After defending my dissertation on June 03, I took a short trip to visit one of my close friends from university. I spent a week volunteering at the Hog Island Audubon Camp on the coast of Maine:
On a day-to-day basis, this entailed washing pots, cleaning armloads of kale, sweeping cabins, watching my boss friend run a tight ship in the kitchen, and learning how to identify guillemots.
I should perhaps clarify that I did not retreat to Maine due to a disastrous defense experience. Defending went off without a hitch, though those few days were a blur of collecting Spanish committee members from airports, triple-checking the projector in the room I booked, scrambling to get signatures, and handling the logistics of Skyping in a professor from California. I don’t remember much of the talk itself, but a lot of my friends and colleagues attended and no one threw rotten vegetables, so I assume it went well.
After returning from Maine I spent two weeks knee-deep in revisions. None of them were substantive, but I dedicated many hours to dotting my i’s and crossing my t’s (e.g. carefully combing through my references), and on June 30 I finally, officially submitted my dissertation. Which means I am now officially Dr. Beck!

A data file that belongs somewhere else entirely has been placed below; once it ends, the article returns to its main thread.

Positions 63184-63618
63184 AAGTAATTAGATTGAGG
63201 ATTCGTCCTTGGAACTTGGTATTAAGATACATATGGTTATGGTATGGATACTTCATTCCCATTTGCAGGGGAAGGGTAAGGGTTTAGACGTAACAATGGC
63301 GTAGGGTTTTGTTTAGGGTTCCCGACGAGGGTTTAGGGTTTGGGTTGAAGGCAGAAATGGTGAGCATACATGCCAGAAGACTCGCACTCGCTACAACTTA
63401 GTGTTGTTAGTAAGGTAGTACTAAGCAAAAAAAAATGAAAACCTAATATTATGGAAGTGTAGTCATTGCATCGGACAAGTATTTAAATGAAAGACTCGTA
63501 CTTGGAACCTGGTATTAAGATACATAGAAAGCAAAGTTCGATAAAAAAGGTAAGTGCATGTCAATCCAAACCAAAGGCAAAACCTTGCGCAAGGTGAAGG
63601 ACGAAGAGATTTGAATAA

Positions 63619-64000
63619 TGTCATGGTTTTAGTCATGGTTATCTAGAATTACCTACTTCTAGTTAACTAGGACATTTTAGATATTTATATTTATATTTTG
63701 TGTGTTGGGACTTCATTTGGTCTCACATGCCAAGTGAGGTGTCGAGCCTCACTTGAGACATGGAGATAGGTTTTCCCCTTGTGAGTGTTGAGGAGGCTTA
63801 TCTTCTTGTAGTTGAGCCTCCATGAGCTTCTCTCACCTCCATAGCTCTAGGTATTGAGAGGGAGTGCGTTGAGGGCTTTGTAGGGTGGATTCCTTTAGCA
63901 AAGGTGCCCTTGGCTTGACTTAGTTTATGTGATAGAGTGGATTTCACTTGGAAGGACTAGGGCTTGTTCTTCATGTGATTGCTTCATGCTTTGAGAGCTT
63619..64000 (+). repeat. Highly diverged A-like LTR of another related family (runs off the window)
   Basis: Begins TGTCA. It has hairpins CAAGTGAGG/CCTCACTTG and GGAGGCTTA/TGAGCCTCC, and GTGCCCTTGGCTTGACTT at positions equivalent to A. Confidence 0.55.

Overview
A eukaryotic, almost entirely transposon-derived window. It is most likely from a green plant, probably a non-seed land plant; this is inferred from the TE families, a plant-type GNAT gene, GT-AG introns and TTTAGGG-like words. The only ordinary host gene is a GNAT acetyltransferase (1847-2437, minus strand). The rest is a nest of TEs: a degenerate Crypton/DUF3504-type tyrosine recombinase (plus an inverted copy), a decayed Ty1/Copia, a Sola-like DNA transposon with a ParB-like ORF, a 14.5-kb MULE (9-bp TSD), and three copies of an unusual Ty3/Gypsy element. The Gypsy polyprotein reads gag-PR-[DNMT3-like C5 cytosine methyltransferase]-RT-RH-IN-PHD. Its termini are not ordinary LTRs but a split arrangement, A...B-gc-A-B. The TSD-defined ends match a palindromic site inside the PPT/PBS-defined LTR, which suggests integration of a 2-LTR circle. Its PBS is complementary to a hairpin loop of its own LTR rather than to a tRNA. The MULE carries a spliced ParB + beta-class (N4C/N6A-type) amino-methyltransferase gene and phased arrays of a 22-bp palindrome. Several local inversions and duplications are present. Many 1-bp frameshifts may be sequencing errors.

This also means that I can reveal what I will be up to next year – I’m excited to announce that I will be a visiting scholar at the Center for Comparative Archaeology at the University of Pittsburgh for 2016-2017.
At Pittsburgh I’ll spend my time working on several publications borne out of my dissertation research. I’ll also have the opportunity to co-teach a graduate seminar on bioarchaeological approaches to inequality with Professor Elizabeth Arkush, which I’m very excited to put together soon – I’ll post the syllabus, or the first portion of it, once it’s finalized in the next few weeks.
For now, back to the arduous process of packing up seven years of my life, and asking the age-old academic question – “How on earth did I accumulate so many books?”
Image Credits: Guillemot photo from ibc.lynxeds.com, here. Photograph of my title slide courtesy of Amy Pistone.